Tag: Arm’s length adjustment not premised on avoidance

Italy vs Prinoth S.p.A., December 2022, Supreme Administrative Court, Case No 36275/2022

Italy vs Prinoth S.p.A., December 2022, Supreme Administrative Court, Case No 36275/2022

Prinoth S.p.A. is an Italian manufacturer of snow groomers and tracked vehicles. For a number of years the parent company had been suffering losses while the distribution subsidiaries in the group had substantial profits. Following an audit the tax authorities concluded that the transfer prices applied between the parent company and the distributors in the group had been incorrect. An assessment was issued where the transfer pricing method applied by the group (cost +) was rejected and replaced with a CUP/RPM approach based on the pricing applied when selling to independent distributors. An appeal was filed by Prinoth S.p.A. which was rejected by the Court of first instance. The Court considered “the assessment based on the price comparison method to be well-founded, from which it emerged that in the three-year period from 2006 to 2008 the company had sold to its subsidiaries with a constant mark-up of 11.11 per cent, while in direct sales to end customers it had applied ... Read more
Italy vs Ferrari SpA, September 2022, Supreme Court, Case No 26695/2022

Italy vs Ferrari SpA, September 2022, Supreme Court, Case No 26695/2022

In February 2016 the Regional Tax Commission rejected an appeal filed by the Revenue Agency against the first instance judgment, which had upheld an appeal brought by Italian car manufacturer, Ferrari S.p.A. against a notice of assessment issued by the Revenue Agency in which the company was accused of having applied prices lower than the ‘normal value’ in transactions with its foreign subsidiaries, in particular with the US company Ferrari NA (North America). In determining the arm’s length price of the relevant controlled transactions Ferrari had applied the CUP method. The Revenue Agency considered the TNMM to be the most appropriate method. The Regional Tax Commission observed that “for verifying the “normal value”, the Revenue Agency itself, in Circular No. 32 of 22/09/1980, had suggested the use of the CUP method instead of the less reliable TNMM method “which is not advisable due to its considerable approximation and arbitrariness’ for which reason the Office’s objection must be considered inadmissible”. On ... Read more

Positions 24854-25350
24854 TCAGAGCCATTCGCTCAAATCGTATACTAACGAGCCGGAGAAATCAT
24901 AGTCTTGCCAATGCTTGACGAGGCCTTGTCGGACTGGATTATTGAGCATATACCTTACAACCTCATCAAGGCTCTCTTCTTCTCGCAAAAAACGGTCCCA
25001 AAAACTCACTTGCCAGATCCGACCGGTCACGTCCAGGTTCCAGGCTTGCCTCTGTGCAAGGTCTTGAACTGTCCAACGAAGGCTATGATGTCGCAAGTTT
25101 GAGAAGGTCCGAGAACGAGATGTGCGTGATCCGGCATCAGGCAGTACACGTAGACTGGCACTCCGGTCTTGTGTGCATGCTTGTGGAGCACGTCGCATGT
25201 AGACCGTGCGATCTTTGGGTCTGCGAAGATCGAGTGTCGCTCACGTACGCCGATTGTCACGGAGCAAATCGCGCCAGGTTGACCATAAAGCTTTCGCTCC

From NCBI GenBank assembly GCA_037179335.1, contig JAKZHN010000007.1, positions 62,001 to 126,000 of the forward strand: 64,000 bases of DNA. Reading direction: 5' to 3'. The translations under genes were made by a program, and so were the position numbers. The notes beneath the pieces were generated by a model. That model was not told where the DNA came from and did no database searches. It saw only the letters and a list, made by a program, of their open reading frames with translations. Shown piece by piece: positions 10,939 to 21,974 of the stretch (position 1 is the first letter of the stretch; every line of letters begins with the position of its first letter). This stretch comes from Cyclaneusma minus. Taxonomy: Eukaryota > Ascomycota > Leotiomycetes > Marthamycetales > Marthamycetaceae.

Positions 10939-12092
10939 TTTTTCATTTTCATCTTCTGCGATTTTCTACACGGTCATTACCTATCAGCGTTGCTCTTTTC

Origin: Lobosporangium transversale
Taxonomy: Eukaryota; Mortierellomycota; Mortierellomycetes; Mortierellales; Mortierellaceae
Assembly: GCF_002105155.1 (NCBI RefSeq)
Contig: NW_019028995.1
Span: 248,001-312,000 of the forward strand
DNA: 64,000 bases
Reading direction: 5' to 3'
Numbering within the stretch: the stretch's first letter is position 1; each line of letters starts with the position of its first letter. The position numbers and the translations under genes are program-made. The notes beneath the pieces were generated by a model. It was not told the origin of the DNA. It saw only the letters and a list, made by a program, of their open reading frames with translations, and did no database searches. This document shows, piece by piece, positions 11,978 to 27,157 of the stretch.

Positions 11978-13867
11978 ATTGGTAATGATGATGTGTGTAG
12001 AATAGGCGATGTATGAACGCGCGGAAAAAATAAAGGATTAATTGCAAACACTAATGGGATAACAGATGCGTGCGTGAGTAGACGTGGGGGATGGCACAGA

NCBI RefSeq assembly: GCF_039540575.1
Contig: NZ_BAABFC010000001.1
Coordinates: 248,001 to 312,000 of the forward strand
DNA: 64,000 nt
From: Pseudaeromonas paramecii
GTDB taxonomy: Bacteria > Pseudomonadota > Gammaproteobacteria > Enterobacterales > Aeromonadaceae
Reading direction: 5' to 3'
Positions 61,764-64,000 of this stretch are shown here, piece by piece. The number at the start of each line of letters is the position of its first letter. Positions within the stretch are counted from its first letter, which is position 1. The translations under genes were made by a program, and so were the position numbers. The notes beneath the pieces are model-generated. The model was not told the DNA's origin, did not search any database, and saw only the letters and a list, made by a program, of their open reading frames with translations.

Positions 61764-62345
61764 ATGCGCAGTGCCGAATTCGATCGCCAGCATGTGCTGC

Italy vs Enoplastic SpA, June 2021, Supreme Administrative Court, Case No 15906/2021

Italy vs Enoplastic SpA, June 2021, Supreme Administrative Court, Case No 15906/2021

Enoplastic SpA is engaged in production of closures for vine, spirits, oil and vinegars. Following an audit an assessment was issued by the tax authorities regarding transfer pricing. An appeal was filed by Enoplastic and the Regional Court later set aside the assessment stating that the tax authorities had not proved the existence of a tax advantage nor that the pricing determined by Enoplastic had not been at arm’s length. An appeal was then filed by the tax authorities claiming that the burden of proof was on Enoplastic due to the principle of proximity of evidence and that transfer pricing adjustments was not premised on proof of an intention to obtain tax savings. Judgement of the Supreme Court The Supreme Court upheld the decision to set aside the tax assessment. However, the basis on which the decision of Regional Court had been issued was incorrect. According to the Supreme Court transfer pricing adjustments should not be confused with tax fraud ... Read more
Italy vs P.V. s.r.l., December 2018, Supreme Administrative Court, Case No 33594/2018

Italy vs P.V. s.r.l., December 2018, Supreme Administrative Court, Case No 33594/2018

The regional court had set aside an assessment issued by the tax authorities concerning controlled transaction between P.V. s.r.l. and related parties. An appeal was filed by the tax authorities with the Supreme Administrative Court. Judgement of the Court The Supreme Administrative Court set aside the decision of regional court and referred the case back to the regional court in a different composition. Excerpts “Equally well-founded are the fourth and fifth pleas, which can be dealt with together because, under the different headings of infringement of the law and defective reasoning, they focus on the same issue, namely on the fact that the judgment of the regional court wrongly ruled out that the transactions involving the sale of goods by the taxpayer to foreign companies controlled by it could be classified as transfer pricing, instead framing them as part of a tax planning programme. The Office had identified two anomalies in the aforesaid transactions, namely the application of prices lower ... Read more